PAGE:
If you are a regular reader of my blog, you’ve probably noticed that I loved vintage postcards. I’ve actually built up a fairly good sized collection and most of them are pre-World War I. That means they are well before the 1923 copyright cutoff date.
Why do I like those old, usually used, postcards? Because they are a glimpse into the lives of my ancestors who are long gone. My family has never been much of big city dwellers. My childhood in Passaic is about as close to big city as we’ve gotten (50,000 or so), but even Passaic has changed through the years and has been documented through postcards.
By the start of the 20th century, traveling photographers were everywhere, bringing the ability to own a photograph to anyone who cared to own one.
What was life like for my 2X great grandparents, Calvin Segee Adams (1843-1921) and Nellie F. Tarbox (1856-1927), living in Calais, Maine or for son, Charles Edwin Adams or Annie Maude Stuart (1874-1940), their daughter-in-law, who grew up in the village of Meddybemps, on the outskirts of Calais?
Postcards help tell the story. Calvin was a boat builder and his boatyard was down along the shore.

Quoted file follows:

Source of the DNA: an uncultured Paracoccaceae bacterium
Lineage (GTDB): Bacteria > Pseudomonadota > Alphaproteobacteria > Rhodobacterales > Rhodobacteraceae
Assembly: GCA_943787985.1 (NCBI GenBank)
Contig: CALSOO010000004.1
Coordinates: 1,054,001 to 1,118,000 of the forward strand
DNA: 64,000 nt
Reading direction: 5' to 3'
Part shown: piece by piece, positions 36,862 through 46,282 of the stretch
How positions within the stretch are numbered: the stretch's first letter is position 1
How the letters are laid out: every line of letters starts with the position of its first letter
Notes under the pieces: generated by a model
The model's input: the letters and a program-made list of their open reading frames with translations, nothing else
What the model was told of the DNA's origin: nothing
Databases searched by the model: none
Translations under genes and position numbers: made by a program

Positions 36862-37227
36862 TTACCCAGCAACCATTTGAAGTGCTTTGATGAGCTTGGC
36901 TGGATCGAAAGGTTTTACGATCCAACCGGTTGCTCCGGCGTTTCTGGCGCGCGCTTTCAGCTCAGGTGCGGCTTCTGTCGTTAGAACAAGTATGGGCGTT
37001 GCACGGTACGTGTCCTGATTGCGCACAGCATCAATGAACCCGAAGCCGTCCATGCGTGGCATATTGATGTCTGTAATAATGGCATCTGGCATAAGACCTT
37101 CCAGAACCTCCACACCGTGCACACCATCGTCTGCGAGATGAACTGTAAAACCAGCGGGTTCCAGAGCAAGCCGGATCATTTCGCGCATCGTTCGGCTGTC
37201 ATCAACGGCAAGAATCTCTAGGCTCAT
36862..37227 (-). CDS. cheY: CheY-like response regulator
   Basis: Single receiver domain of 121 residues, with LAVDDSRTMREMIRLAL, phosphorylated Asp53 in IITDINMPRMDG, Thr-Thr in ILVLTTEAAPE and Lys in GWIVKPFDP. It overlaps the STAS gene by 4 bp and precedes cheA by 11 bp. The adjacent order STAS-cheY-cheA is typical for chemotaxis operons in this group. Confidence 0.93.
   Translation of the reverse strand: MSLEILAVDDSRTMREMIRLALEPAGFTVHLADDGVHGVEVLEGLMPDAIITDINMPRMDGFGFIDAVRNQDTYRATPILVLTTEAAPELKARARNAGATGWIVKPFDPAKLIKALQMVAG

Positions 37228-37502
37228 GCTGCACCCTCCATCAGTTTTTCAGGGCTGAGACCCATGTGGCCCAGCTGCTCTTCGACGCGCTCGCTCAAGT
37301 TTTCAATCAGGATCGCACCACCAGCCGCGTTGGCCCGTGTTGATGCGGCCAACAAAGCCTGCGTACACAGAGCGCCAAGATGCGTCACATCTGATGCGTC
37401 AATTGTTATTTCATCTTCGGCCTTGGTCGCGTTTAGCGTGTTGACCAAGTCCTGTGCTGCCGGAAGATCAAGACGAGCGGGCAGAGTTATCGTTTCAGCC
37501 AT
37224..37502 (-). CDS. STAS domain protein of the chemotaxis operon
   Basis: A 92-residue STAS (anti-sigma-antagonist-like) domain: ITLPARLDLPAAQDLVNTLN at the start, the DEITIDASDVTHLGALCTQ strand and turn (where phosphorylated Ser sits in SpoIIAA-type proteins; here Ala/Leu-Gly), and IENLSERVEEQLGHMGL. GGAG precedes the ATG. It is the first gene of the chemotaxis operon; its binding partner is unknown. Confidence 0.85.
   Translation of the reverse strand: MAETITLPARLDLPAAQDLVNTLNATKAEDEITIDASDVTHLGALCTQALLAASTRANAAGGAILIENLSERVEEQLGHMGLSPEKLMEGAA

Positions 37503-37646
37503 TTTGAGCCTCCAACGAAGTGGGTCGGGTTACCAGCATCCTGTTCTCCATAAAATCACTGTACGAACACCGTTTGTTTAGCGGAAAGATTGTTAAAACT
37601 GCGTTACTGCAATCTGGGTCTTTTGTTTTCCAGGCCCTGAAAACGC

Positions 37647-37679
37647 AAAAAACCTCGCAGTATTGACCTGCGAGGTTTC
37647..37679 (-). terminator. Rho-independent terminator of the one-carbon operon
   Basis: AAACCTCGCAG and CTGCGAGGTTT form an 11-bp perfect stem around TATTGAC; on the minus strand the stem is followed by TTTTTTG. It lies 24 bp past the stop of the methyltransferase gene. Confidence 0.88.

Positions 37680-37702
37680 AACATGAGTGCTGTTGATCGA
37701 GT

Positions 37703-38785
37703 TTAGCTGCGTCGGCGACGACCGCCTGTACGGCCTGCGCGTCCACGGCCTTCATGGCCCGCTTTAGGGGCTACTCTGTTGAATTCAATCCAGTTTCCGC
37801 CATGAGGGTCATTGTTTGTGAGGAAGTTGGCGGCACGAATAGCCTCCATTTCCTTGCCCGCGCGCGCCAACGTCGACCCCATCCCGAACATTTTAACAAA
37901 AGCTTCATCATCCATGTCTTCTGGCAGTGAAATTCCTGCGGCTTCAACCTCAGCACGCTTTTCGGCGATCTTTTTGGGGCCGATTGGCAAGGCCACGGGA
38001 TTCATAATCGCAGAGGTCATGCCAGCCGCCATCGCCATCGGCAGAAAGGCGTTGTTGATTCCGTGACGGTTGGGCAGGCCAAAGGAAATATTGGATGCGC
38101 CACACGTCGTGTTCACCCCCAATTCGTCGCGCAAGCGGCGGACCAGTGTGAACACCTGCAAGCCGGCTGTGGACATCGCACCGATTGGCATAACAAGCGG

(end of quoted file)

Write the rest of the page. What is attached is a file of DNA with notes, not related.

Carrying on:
It’s certainly possible that at least one of these boats was built by him. Even if he didn’t build them, this is a great view of the bustling shipping traffic in Calais.
Charles Adams attended Calais Academy, which later was called Calais High School.
The old school burned down many years ago.
Charles worked in the local shoe factory for many years.
This building is also long gone.
As Calvin and Nellie got a bit older, they were able to afford a home on “The Avenue,” or Calais Avenue, which was the Beverly Hills neighborhood of its day.
This is a photo of the them on their porch:
Notice the ladies in their visiting finery! Here is “The Avenue” at that time:
I’ve found some treasures from Meddybemps, too, which was where the Stuart family lived.
I found this card on EBay. It’s the Stuarts’ camp on Meddybemps Lake! This house belonged to Annie’s brother, Harry, and it’s my most treasured vintage postcard.
How did the town of Meddybemps look back then?
That church is still standing, as is the house in the middle picture.
I can see my great grandmother visiting with her friends and relatives. Can you?
Old postcards aren’t usually very expensive – well below $10 most of the time. I splurged on the Stuart picture, though. I won’t say how much I spent on it, but that was unique. What are the odds I even came across it at the right moment?
If you haven’t checked online for vintage postcards and want to set your family in a social and visual context, you are missing out on some great resources.